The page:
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continuos delivery

CI/CD With Kubernetes and Helm

In this blog, I will be discussing the implementation of CI/CD pipeline for microservices which are running as containers and being managed by Kubernetes and Helm charts

Note: Basic understanding of Docker, Kubernetes, Helm, and Jenkins is required. I will discuss the approach but will not go deep into its implementation. Please refer to the original documentation for a deeper understanding of these technologies.

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Top 11 Continuous Delivery Tools for Kubernetes (Part 2)

In Part 1 of this series, we looked at tools grouped under Package Managers and CI tools with CD support for Kubernetes. In part 2 we will discuss the tools that fall under the CD-only category.

CD-Only Tools

This group contains tools that do only one thing—primarily Continuous Delivery to Kubernetes. With these tools you can choose the CI system that you want, the container registry, but the CD portion will be taken care of for you.

8. Weave Cloud

Weave Cloud is a SaaS that can automatically deploy your application updates to a running Kubernetes cluster. Weave Cloud works alongside your existing CI system and Image repository and handles your deployments to Kubernetes.

When a developer makes a code change and pushes it to ‘git’ or any other Version Control System, it triggers the deployment pipeline. As advocates of the GitOps methodology, a Git push is the catalyst for the pipeline and is also the source of truth for declarative configuration for Kubernetes, deployments manifests as well as source code.

Pros: Weave Cloud is one of the only Continuous Deployment solutions that keeps your cluster credentials secure inside the cluster where they belong. With Weave Cloud an agent acts on behalf of the cluster to listen to events relating to custom resource changes, so they can be consistently applied. The operator that sits inside of your cluster is responsible for synchronizing what’s in Git with what’s running in Kubernetes. It has a pull pattern rather than push where credentials can be leaked outside of the cluster during a deploy.

For more information on this topic see, Approaches to Continuous Delivery in our Kubernetes Library.

Cons: Helm support is currently only in Alpha and requires a little bit of configuration to get working properly.

9. Spinnaker

Developed by Netflix, Spinnaker is an open source tool that manages deployments and pipelines and supports Helm charts. Spinnaker supports any CI tool and cloud provider and it can also handle blue/green and canary deployments.

However, the tool was originally developed to manage VMs and not Kubernetes objects, and can be complex to set up and maintain since it uses a slightly different paradigm.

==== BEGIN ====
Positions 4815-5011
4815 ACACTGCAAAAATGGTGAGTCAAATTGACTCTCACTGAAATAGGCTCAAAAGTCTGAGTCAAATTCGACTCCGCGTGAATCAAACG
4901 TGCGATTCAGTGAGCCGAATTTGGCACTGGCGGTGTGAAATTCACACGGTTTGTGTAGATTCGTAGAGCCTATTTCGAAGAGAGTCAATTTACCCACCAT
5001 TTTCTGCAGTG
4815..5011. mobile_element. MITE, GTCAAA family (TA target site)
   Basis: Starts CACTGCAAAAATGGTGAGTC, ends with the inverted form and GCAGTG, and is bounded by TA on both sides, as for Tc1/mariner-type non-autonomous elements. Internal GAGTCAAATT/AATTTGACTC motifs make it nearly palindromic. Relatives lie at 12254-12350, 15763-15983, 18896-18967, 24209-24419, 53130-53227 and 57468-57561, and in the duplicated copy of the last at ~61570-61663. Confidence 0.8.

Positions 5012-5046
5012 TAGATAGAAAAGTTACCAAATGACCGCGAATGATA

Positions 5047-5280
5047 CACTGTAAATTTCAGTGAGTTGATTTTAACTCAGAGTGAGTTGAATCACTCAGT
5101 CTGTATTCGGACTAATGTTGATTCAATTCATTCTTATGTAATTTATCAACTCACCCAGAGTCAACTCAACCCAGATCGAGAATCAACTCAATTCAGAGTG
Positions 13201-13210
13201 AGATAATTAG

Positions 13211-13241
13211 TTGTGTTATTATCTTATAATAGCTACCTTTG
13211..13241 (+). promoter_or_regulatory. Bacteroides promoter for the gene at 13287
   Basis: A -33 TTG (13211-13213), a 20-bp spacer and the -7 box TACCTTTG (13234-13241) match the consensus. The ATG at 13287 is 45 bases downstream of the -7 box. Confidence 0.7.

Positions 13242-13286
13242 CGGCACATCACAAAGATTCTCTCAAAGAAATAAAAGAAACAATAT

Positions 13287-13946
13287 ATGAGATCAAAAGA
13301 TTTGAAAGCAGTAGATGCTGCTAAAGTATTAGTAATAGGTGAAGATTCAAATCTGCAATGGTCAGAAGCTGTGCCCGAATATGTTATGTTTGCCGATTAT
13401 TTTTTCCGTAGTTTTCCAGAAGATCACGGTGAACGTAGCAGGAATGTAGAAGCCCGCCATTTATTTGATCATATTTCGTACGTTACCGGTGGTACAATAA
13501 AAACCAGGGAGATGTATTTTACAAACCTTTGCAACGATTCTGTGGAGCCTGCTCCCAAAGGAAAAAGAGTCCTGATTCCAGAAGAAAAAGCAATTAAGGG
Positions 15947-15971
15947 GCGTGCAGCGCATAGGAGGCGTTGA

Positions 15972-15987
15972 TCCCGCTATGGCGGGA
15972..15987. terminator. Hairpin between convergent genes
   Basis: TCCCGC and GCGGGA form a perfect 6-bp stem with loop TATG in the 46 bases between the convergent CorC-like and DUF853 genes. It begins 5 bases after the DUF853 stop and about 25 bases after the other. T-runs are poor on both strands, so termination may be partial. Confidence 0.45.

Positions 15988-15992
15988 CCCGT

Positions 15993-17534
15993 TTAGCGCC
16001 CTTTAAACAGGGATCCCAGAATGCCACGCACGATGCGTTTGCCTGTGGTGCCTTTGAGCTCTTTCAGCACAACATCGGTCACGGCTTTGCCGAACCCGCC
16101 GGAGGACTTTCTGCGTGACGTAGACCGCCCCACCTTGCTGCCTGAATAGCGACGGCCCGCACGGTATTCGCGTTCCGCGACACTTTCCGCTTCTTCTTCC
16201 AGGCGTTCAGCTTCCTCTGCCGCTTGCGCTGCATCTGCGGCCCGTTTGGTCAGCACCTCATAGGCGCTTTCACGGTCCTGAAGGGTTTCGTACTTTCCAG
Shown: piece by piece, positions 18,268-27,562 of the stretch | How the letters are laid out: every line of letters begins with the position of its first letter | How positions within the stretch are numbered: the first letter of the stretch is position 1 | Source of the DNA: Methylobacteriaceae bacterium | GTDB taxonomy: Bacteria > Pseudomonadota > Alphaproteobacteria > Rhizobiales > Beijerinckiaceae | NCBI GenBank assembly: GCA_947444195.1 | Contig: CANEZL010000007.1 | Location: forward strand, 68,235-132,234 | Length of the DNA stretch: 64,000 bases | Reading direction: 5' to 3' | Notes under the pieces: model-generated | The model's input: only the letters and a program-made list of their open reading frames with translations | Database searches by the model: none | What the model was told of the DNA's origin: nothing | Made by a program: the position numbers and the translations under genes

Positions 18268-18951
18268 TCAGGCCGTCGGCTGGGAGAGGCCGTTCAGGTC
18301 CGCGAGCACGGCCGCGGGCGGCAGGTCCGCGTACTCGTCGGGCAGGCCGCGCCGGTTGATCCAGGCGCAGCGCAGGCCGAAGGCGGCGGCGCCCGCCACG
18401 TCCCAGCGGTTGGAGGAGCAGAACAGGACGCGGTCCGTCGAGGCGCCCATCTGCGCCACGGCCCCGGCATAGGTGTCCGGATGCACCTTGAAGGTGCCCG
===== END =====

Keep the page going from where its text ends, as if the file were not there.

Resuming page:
10. Codefresh

Codefresh s a continuous delivery pipeline tool that also supports Helm charts. Codefresh is a GUI-based environment for building and deploying your applications. It allows you to hook up to and use your favorite repo, CI and image repository. Codefresh has an extensive set of plugins that includes Helm as well as many of the other popular CI/CD tools like Jenkins.

An advantage of Codefresh is that you are free to continue using your favourite tools. But a disadvantage is that third-party tools are setup from their GUI and so when things go wrong it adds another layer of complexity to your pipeline. Codefresh also doesn’t solve the problem of cluster credentials living outside of the cluster which can leave your cluster vulnerable to attacks.

11. Harness

Harness is a delivery as a service. It provides the ability to build out a complete pipeline and also has security at the centre of its pattern. It runs as a SaaS which means you don’t have to worry about setting it up yourself. It also supports a GitOps style of development, hooks into your Git repository and has secrets management.

However, unlike Weave Cloud, it is not agnostic and it only supports a subset of tools out there. This means that you must choose one of the CI tools or one of the repositories that it supports.

In Conclusion

These are the main differences between these 11 different tools. The things we focused on were whether security has to be built separately from the tool, the complexity of set up, whether it’s open source or not, and the approach taken, is it a Pull type pipeline rather than a Push type architecture.

Tool

Built-in Security

Complexity

OSS/ closed source?

Pull vs Push?

Works with most tools

Package Managers

Helm

No

high

OSS

Push

Yes

Draft

No

high

OSS

Push

No

ksonnet & jsonnet

No

Medium

OSS

Push

No

CI Tools with K8S support

Jenkins

No

High

Both

Push

Yes

CircleCI

No

High